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Burt County Couple Receive Nebraska Leopold Conservation Award

Burt County Couple Receive Nebraska Leopold Conservation Award

While he may not be the biggest farmer that we work with, he undoubtedly makes the largest impact.

- Andy Bohnenkamp, District Conservationist

Ed and Leta Olson of Craig have been selected for the 2020 Nebraska Leopold Conservation Award®.

The Burt County farmers will receive the prestigious award, given in honor of renowned conservationist Aldo Leopold. The award recognizes extraordinary achievement in voluntary conservation by American farmers, ranchers and foresters in 21 states.

In Nebraska, the award is presented annually by Sand County Foundation, Alliance for the Future of Agriculture in Nebraska (AFAN), Cargill and the Nebraska Environmental Trust.

The Olsons will be presented with the $10,000 award at a public event later this year.

“The Olsons are the epitome of the farmer-conservationists,” said Steve Martin, Executive Director of the Alliance for the Future of Agriculture in Nebraska (AFAN). “They create habitat for wildlife and improved the soil with innovative farming practices. Ed shares his passion for the outdoors as a mentor and instructor. This ensures that future generations are connected to nature and care about conservation.”

“The Olson’s integration of conservation into their farming practices is apparent through the many years of developing habitat for wildlife on their farm,” said Sammy Renteria, general manager of Cargill in Schuyler. “We salute their devotion to farming while providing quality habitat for wildlife and their willingness to share these resources with the surrounding community.”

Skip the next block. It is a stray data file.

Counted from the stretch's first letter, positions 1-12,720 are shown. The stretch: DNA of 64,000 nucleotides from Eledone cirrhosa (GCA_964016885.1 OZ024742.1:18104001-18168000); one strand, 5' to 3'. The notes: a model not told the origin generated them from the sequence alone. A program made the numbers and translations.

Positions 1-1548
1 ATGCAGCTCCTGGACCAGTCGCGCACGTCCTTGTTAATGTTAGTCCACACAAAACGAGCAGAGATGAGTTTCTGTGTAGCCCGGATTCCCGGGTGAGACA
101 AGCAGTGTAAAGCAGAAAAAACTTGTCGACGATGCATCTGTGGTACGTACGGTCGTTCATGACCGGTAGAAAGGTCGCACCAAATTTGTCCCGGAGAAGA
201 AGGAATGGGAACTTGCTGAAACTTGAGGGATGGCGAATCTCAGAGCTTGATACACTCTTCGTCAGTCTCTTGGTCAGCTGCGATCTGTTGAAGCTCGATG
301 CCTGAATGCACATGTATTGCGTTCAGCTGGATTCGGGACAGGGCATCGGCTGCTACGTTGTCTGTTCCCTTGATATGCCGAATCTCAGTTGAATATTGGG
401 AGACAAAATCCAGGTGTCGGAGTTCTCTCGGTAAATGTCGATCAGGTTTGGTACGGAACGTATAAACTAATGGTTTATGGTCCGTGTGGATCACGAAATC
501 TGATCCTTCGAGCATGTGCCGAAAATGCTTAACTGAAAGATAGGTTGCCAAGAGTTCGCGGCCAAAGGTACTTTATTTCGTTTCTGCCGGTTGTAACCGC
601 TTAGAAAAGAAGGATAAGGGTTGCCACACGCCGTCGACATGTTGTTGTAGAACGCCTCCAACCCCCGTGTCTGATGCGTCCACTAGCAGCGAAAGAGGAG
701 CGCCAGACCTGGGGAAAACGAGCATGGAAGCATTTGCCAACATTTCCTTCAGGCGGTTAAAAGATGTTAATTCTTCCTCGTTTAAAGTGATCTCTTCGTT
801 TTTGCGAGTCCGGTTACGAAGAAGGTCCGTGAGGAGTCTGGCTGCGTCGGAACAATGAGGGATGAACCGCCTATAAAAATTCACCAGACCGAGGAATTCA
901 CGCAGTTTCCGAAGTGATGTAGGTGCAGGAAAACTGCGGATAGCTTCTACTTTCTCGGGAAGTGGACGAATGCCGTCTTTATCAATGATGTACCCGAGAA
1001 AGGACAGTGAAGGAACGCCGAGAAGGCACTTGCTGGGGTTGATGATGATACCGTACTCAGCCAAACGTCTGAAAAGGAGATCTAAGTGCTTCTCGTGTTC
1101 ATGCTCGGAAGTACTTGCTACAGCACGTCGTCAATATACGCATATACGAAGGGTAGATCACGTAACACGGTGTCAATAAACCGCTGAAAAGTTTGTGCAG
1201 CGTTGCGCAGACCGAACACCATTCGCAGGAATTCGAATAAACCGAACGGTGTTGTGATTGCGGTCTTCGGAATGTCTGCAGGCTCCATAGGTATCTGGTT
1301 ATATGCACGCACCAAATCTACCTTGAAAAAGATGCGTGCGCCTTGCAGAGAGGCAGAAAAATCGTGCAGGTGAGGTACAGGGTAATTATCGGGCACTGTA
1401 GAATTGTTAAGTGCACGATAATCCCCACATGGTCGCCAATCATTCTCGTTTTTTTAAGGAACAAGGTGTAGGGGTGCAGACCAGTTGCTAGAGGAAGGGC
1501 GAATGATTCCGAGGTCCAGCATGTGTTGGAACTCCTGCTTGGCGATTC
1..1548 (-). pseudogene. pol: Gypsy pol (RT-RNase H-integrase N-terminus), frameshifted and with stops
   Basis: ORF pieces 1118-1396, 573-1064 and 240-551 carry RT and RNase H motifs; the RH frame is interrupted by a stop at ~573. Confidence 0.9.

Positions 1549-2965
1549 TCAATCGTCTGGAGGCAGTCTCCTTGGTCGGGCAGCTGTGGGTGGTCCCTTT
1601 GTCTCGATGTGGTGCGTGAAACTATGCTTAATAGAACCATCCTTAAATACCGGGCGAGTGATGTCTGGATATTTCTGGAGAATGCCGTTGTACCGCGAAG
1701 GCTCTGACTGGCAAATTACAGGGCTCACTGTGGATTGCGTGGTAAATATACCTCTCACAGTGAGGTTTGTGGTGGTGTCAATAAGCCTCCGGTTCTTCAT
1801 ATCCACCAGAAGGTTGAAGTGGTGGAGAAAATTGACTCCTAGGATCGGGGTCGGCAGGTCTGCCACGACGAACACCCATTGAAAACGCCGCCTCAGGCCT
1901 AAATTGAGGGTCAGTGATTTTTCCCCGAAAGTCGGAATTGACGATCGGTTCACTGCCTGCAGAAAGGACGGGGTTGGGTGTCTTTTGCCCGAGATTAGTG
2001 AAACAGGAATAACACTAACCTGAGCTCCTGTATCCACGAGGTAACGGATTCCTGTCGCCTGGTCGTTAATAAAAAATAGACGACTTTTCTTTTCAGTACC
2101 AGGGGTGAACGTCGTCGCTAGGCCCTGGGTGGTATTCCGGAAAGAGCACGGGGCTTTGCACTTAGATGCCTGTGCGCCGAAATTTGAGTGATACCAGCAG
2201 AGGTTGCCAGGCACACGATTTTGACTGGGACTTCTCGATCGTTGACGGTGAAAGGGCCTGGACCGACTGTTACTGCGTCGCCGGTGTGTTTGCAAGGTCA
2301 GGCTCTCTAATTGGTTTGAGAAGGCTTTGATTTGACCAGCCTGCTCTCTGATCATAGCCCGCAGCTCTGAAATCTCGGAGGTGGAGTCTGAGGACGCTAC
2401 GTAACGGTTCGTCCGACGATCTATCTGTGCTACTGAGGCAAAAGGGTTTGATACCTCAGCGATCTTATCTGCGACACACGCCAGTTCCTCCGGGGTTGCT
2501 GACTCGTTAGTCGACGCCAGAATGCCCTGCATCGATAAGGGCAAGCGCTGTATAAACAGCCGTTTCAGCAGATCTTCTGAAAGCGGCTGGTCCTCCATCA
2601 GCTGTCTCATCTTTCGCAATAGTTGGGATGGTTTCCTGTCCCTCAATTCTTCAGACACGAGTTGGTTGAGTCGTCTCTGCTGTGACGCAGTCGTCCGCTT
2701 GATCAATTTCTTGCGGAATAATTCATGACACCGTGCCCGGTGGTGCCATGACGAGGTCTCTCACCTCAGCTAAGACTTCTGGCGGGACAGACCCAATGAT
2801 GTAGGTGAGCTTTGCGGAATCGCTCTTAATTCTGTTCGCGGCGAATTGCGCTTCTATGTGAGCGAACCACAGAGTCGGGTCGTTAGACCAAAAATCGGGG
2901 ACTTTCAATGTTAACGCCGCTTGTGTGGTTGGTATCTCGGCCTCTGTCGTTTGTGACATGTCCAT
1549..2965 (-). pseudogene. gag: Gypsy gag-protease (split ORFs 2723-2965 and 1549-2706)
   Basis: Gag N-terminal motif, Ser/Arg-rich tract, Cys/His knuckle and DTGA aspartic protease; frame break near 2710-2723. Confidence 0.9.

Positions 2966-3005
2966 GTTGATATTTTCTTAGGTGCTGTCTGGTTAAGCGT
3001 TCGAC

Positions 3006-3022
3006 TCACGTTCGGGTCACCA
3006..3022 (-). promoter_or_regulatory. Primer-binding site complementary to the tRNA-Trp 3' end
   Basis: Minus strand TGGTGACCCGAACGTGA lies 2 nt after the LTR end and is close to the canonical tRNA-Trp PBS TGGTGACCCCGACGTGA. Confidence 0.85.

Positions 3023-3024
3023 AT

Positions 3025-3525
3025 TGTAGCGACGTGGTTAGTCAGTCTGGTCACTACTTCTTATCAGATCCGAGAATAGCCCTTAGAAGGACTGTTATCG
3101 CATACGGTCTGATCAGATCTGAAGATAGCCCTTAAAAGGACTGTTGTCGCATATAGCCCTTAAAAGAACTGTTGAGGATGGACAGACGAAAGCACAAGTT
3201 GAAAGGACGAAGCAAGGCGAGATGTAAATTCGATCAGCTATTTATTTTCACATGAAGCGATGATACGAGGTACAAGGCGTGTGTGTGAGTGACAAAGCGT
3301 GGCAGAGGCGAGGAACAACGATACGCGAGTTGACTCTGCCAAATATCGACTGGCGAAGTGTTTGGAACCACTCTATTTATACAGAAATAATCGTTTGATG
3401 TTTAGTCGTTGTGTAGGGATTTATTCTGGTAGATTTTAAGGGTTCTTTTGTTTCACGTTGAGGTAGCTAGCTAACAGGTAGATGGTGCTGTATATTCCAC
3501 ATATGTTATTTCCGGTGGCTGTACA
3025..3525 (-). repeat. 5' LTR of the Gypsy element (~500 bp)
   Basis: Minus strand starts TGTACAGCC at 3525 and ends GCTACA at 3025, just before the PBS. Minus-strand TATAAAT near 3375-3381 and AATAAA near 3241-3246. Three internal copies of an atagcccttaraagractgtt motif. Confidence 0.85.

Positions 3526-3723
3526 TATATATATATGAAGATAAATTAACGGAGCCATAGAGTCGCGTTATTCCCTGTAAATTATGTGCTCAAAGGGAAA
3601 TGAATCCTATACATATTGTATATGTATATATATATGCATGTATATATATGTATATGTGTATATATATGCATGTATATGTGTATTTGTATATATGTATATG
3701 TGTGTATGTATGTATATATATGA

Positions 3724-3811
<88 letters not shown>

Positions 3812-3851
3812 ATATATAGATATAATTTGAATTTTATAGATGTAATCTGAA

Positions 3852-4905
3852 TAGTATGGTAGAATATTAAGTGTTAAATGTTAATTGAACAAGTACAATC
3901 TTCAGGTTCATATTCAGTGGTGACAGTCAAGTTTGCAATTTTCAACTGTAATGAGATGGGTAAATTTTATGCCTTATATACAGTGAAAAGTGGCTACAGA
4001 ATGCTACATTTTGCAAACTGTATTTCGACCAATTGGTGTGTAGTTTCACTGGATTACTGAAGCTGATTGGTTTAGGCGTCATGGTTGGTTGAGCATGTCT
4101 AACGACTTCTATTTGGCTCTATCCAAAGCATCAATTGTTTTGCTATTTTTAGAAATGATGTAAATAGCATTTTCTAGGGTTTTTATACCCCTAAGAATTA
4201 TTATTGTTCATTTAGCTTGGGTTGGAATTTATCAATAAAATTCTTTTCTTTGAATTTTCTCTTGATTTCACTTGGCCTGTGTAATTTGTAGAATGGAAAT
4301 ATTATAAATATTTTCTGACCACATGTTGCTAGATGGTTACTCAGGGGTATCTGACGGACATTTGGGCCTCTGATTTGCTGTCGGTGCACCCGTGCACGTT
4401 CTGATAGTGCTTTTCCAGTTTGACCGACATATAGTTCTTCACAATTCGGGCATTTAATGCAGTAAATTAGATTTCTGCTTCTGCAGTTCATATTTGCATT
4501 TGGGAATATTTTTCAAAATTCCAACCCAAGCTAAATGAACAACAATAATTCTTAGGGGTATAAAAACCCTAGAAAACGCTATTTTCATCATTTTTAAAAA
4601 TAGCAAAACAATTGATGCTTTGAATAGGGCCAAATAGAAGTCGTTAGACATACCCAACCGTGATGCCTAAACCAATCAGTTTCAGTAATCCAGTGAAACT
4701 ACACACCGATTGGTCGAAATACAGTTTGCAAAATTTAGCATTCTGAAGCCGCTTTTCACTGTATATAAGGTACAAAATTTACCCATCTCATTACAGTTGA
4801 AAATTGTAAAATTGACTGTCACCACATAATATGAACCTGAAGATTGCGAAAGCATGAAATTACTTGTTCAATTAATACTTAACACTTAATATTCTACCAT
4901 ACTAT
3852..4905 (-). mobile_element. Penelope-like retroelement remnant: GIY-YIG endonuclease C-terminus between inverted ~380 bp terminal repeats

“Ed Olson has been a great spokesman for conservation. He has an ethic like that of Leopold when it comes to his land and its wildlife,” said Mark Brohman, Nebraska Environmental Trust Executive Director.

“Recipients of this award are real life examples of conservation-minded agriculture,” said Kevin McAleese, Sand County Foundation President and Chief Executive Officer. “These hard-working families are essential to our environment, food system and rural economy.”

The Leopold Conservation Award in Nebraska is made possible thanks to the generous contributions from Cargill, Nebraska Environmental Trust, Alliance for the Future of Agriculture in Nebraska, Sand County Foundation, Farm Credit Services of America, Audubon Nebraska, Lyle Sittler Memorial Fund, McDonald’s, Nebraska Department of Agriculture, Nebraska Game and Parks, Nebraska Land Trust, Rainwater Basin Joint Venture, Sandhills Task Force, Tri-State Generation & Transmission Association, USDA Natural Resources Conservation Service, World Wildlife Fund – Northern Great Plains, and Green Cover Seeds.

For more information on the award, visit

Ed and Leta Olson epitomize what it means to be a steward of the land. When the Nebraska farmers were given a copy of A Sand County Almanac by a local wildlife biologist, they must have seen themselves in its pages.